Aboriginal-Australian Fellowship

2008
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Aboriginal-Australian Fellowship

Formed in 1956 by Pearl Gibbs and Faith Bandler, the Aboriginal-Australian Fellowship functioned as a partnership between non-Aboriginal and Aboriginal people. [1] The purpose of the Aboriginal-Australian Fellowship was to campaign for indigenous rights, with a focus on changing the New South Wales Aborigines Protection Board, and achieving equal pay and full citizenship. Pearl Gibbs saw the need to collaborate with non-indigenous Australians to reach influential people and educate the wider community about issues affecting Aborigines.

The first meeting

The Aboriginal-Australian Fellowship held its first public meeting at the Sydney Town Hall on 29 April 1957, filling the whole downstairs area and much of the upper level. [2] The meeting launched a petition for amendments to the Federal Constitution to include Aboriginal and Torres Strait Islander people, drafted by Jessie Street.

Following the meeting, a range of organisations became affiliates of the fellowship, including 18 trade unions and the Union of Australian Women. [3] These organisations were able to assist the Aboriginal-Australian Fellowship with the distribution of the petition through their networks.

Later that year, the Aboriginal-Australian Fellowship itself became an affiliate of a newly formed national body, the Federal Council for the Advancement of Aborigines and Torres Strait Islanders, which went on to lead the campaign for citizenship.

Campaigns and protests

In October 1961 the Aboriginal-Australian Fellowship called its first New South Wales conference, where a resolution calling for the repeal of the Aborigines Protection Act 1909 was passed. The fellowship launched a state-wide campaign immediately, distributing leaflets and petitions, and staging meetings.

The state elections in March 1962 were used to step up the pressure on politicians. Each candidate was approached individually, and silent demonstrations were held at public policy meetings of the major parties. Members of the Aboriginal-Australian Fellowship held up placards with slogans, including one that read 'Parliament House has a bar, has it got a colour bar too?'.[4]

After the election, the fellowship maintained the pressure. The cover of their July bulletin, Fellowship, appealed to the New South Wales premier, reading 'When, Mr Heffron?'. A month later, State Cabinet decided to repeal Section 9 of the Aborigines Protection Act 1909, thus allowing Aboriginal people to drink alcohol legally.

Land rights and living conditions

The Aboriginal-Australian Fellowship was also involved in campaigns for land rights and the improvement of living conditions for Aboriginal communities in New South Wales. The fellowship took a particular interest in La Perouse, where families were living in humpies. In 1961, an eight-point plan was developed by Charles Leon, a fellowship member and representative on the Aborigines Protection Board. After prolonged pressure and the engagement of local residents, the New South Wales Housing Commission made plans to develop the site as an Aboriginal historical, cultural and craft centre. [5]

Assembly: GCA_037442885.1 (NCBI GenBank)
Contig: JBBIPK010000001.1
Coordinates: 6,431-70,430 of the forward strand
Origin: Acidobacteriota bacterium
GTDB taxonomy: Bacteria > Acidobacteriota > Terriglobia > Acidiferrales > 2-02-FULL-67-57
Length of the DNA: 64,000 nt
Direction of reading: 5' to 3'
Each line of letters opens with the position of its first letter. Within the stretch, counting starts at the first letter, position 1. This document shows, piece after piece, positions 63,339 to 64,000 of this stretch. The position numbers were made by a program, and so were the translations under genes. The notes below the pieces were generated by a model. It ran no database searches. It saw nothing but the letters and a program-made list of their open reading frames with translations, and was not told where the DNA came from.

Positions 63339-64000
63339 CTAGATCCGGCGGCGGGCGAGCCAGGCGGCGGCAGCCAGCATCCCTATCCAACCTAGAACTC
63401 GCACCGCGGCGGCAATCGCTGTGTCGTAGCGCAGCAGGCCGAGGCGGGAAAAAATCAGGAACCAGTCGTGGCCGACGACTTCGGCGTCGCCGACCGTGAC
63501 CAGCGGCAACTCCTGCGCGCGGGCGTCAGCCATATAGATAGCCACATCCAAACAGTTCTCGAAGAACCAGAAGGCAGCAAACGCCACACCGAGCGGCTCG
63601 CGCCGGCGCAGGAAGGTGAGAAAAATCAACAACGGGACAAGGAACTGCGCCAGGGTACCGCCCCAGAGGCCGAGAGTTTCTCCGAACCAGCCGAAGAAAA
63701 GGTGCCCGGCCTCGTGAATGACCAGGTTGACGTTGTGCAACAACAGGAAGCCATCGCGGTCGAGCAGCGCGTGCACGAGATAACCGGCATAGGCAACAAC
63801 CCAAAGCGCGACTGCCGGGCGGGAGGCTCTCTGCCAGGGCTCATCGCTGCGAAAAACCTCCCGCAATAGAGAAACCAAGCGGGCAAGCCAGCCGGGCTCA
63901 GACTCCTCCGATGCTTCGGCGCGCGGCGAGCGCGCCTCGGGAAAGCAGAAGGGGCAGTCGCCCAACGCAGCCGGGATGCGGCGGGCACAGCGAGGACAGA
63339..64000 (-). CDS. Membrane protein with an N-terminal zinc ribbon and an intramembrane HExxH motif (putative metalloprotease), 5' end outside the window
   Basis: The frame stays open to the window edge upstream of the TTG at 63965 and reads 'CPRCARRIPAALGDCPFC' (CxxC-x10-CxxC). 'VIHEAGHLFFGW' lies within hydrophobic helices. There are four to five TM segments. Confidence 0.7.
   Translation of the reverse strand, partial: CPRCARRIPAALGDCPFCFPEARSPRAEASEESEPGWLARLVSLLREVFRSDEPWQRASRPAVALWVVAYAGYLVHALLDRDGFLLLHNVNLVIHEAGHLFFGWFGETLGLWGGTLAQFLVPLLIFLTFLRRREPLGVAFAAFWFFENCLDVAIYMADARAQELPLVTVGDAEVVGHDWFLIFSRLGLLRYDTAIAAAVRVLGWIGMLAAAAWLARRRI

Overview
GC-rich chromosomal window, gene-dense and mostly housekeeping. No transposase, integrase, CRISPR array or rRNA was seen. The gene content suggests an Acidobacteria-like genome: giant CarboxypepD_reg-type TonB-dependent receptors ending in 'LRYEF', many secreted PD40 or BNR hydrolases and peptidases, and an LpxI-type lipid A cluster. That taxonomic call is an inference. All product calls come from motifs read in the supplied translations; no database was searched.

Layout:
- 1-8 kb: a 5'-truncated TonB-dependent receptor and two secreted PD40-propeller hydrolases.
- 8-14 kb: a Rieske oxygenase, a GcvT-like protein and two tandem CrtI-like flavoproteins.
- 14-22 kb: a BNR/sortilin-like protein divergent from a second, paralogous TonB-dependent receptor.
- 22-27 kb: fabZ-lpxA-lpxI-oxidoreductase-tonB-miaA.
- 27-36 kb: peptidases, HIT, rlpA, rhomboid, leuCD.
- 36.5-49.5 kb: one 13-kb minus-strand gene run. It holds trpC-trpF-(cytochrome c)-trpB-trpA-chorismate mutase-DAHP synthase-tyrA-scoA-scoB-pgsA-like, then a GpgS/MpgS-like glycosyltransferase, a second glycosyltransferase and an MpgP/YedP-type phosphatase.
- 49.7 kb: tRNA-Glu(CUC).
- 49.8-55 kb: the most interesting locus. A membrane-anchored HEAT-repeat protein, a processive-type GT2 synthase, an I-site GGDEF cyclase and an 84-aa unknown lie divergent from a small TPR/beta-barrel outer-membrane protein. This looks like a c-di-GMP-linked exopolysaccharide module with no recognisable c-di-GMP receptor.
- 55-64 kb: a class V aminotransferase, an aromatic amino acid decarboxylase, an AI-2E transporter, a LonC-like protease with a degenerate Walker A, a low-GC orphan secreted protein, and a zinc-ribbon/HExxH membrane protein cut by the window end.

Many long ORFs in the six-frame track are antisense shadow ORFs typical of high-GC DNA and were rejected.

The end of the fellowship

The Aboriginal-Australian Fellowship was disbanded in 1969, as it had been superseded by organisations that were founded and run by Aboriginal people. This marked a shift in Aboriginal politics as Aboriginal people took centre stage.

References

Faith Bandler and Len Fox (eds), The time was ripe: a history of the Aboriginal-Australian Fellowship (1956–69), Alternative Publishing Cooperative, Chippendale NSW, 1983

Notes

[1] Muir Holburn quoted in Faith Bandler and Len Fox (eds), The time was ripe: a history of the Aboriginal-Australian Fellowship (1956–69), Alternative Publishing Cooperative, Chippendale NSW, 1983, p 7

[2] Faith Bandler and Len Fox (eds), The time was ripe: a history of the Aboriginal-Australian Fellowship (1956–69), Alternative Publishing Cooperative, Chippendale NSW, 1983, pp 11, 16

[3] Faith Bandler and Len Fox (eds), The time was ripe: a history of the Aboriginal-Australian Fellowship (1956–69), Alternative Publishing Cooperative, Chippendale NSW, 1983, p 189

[4] Faith Bandler and Len Fox (eds), The time was ripe: a history of the Aboriginal-Australian Fellowship (1956–69), Alternative Publishing Cooperative, Chippendale NSW, 1983, pp 102–3

[5] Faith Bandler and Len Fox (eds), The time was ripe: a history of the Aboriginal-Australian Fellowship (1956–69), Alternative Publishing Cooperative, Chippendale NSW, 1983, p 126

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